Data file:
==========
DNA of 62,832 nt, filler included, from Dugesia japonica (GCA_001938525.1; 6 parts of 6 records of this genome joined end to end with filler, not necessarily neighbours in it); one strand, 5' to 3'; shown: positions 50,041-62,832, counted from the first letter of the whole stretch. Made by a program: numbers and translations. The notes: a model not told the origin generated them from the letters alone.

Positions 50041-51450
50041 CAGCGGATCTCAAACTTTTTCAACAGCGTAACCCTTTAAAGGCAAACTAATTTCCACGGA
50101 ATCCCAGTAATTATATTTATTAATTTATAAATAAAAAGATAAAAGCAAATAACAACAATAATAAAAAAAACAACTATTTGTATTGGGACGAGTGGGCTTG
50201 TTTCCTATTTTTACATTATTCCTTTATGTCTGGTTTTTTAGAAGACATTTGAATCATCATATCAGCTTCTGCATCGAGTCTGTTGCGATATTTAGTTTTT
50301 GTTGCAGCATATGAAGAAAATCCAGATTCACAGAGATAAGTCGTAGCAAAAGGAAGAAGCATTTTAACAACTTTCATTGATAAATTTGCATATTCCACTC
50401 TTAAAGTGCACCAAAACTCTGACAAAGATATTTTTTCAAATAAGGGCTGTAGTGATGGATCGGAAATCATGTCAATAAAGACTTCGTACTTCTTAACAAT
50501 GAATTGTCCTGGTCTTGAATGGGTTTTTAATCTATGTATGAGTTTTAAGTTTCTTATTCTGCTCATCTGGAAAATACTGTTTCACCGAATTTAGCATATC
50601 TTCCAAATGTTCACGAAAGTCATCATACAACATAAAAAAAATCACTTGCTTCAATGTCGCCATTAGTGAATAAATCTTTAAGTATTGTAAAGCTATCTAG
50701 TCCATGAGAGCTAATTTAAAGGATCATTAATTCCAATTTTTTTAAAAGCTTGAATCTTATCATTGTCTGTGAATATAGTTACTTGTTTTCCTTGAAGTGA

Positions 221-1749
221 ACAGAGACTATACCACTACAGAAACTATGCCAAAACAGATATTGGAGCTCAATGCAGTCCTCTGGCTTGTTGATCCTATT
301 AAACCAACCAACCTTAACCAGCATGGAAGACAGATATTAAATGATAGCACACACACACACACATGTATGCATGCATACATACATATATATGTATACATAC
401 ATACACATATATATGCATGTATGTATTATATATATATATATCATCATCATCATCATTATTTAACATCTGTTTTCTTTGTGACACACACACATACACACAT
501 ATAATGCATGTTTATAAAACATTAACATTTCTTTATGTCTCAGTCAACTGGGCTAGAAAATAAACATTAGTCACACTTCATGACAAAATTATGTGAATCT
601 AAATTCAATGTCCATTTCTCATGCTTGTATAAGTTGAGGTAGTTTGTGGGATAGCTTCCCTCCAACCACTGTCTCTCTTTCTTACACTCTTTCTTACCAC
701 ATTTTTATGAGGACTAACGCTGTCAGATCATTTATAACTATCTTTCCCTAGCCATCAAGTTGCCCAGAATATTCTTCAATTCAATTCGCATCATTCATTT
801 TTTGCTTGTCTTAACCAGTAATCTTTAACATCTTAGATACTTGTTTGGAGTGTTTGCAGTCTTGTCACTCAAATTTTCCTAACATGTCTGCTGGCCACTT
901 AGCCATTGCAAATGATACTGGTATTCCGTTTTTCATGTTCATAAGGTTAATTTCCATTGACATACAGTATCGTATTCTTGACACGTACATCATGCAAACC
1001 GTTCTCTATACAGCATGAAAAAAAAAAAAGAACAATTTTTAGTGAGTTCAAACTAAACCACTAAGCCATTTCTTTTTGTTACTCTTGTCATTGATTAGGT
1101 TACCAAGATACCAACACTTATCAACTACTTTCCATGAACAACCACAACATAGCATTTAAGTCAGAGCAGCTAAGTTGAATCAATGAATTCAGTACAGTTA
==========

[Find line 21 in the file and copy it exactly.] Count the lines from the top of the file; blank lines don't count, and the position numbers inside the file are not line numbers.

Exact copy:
1101 TACCAAGATACCAACACTTATCAACTACTTTCCATGAACAACCACAACATAGCATTTAAGTCAGAGCAGCTAAGTTGAATCAATGAATTCAGTACAGTTA